Tunisia museum attack trial adjourned to late October

2017-07-13 10:03
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Tunis - A newly-opened trial over a 2015 attack at the Bardo museum in Tunisia's capital that killed 21 foreign tourists and a policeman has been adjourned until October 31, court officials said on Wednesday.

Two gunmen opened fire at the National Bardo Museum in an attack claimed by the Islamic State group.

Some 22 detained suspects were in a Tunis court for Tuesday morning's first hearing, which a source close to the case said was a procedural session.

The source, asking not to be named, said four other suspects who were not under arrest had not been present and that authorities were seeking a further 30 fugitives in connection with the attack.

The identities of those on trial have not been disclosed.

Terrorist crimes 

The suspects are being tried for "terrorist crimes", according to the French Association for Victims of Terrorism and Imed Belkhamsa, a lawyer for victims of the attacks.

Four French tourists were among those killed.

Under a 2015 anti-terror law, the defendants could face the death sentence -- although Tunisia has had a moratorium on implementing capital punishment since 1991.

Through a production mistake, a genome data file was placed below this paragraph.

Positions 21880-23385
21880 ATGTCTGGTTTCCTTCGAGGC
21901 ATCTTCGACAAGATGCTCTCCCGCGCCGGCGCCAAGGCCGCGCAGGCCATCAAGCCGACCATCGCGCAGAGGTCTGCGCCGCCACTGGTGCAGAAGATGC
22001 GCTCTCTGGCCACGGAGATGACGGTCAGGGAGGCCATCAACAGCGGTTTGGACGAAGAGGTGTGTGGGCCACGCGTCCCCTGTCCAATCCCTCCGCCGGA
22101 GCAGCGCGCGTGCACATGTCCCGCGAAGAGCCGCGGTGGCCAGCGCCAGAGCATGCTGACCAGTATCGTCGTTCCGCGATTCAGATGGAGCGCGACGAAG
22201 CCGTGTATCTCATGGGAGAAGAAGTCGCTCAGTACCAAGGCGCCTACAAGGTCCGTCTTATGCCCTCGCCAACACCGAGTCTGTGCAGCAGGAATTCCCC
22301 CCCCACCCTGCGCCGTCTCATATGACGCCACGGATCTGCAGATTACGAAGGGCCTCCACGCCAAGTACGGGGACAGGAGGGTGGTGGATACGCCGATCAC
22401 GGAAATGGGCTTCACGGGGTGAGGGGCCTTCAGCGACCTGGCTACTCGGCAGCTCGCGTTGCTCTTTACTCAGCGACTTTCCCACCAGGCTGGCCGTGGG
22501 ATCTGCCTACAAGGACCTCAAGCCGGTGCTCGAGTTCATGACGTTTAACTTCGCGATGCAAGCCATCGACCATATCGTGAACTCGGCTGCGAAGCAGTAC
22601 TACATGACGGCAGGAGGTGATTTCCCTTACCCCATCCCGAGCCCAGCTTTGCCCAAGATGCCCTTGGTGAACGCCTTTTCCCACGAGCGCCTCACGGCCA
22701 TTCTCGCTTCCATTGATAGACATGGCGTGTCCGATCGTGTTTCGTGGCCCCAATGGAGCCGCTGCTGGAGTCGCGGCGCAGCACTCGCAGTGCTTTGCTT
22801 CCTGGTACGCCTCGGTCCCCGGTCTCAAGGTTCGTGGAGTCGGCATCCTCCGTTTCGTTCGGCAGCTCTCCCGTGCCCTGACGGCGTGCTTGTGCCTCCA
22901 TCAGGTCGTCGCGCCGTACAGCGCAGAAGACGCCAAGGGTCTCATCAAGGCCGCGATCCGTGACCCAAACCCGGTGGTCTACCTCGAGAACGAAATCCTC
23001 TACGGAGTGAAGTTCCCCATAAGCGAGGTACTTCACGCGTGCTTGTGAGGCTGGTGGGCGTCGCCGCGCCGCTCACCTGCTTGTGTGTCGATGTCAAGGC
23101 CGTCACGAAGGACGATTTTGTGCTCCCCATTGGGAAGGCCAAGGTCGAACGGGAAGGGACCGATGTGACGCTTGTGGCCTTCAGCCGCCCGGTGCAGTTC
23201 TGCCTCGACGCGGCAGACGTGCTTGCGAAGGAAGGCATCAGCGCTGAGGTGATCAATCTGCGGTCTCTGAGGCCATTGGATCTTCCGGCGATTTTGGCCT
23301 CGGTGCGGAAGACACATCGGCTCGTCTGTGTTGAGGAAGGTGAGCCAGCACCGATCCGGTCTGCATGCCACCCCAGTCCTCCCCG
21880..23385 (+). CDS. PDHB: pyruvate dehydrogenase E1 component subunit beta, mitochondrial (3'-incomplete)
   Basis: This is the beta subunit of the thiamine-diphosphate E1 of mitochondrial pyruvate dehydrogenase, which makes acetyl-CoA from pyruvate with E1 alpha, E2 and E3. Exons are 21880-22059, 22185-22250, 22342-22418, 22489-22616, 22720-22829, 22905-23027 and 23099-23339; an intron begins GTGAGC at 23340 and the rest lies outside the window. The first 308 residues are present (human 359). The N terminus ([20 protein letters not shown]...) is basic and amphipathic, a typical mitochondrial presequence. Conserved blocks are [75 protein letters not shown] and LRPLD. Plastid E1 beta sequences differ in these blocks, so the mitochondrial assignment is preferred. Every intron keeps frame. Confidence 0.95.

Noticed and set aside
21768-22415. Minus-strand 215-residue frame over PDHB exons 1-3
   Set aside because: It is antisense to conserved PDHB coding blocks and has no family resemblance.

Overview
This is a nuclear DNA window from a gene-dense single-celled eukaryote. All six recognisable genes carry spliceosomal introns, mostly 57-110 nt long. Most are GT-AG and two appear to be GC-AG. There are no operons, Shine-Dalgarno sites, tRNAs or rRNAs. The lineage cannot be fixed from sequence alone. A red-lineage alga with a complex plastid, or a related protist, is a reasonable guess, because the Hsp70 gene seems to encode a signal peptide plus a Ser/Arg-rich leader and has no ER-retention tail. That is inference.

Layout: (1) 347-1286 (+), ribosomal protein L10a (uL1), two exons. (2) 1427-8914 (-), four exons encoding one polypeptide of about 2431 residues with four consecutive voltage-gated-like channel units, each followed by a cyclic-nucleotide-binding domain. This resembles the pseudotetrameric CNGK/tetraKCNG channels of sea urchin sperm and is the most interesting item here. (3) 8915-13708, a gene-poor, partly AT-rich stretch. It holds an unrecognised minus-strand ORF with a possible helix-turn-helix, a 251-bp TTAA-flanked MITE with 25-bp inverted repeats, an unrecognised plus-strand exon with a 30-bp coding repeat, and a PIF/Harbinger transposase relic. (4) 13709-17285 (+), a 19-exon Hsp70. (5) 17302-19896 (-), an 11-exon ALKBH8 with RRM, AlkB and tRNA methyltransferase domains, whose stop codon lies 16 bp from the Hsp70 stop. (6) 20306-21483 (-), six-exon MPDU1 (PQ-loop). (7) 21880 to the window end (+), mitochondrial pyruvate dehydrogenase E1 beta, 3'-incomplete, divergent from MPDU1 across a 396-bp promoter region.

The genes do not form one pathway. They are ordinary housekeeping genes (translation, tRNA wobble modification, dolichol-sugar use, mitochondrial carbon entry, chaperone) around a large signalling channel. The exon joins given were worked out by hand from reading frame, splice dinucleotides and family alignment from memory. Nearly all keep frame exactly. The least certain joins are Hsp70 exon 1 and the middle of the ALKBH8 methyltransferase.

Since its revolution in 2011, Tunisia has faced a series of jihadist attacks that have also claimed the lives of more than 100 soldiers and police.

A month after the Bardo shootings, in which police gunned down the assailants, 38 foreign holidaymakers including 30 Britons were killed in a gun and grenade attack on a beach resort near the city of Sousse.

That November, a suicide bombing in the capital killed 12 members of the presidential guard.

ISIS claimed all three attacks.

'Several dark areas' 

Shortly after the Bardo attack, Tunisian authorities arrested 20 people and announced they had dismantled "around 80% of the cell" responsible.

Months later, they released eight of the suspects, including a man they had said was the head of the cell.

French lawyers for victims and their families have said the Tunisian investigation into the Bardo carnage had left "several dark areas".

Some 26 people went on trial in May over the Sousse attack, including six security personnel accused of failing to assist people in danger.

The source close to the Bardo trial said lawyers had asked on Tuesday that the two judicial proceedings be merged into one, but their request was rejected.

Tunisia has remained under a state of emergency since the attack on the presidential guards.

Read more on:    tunisia  |  north africa

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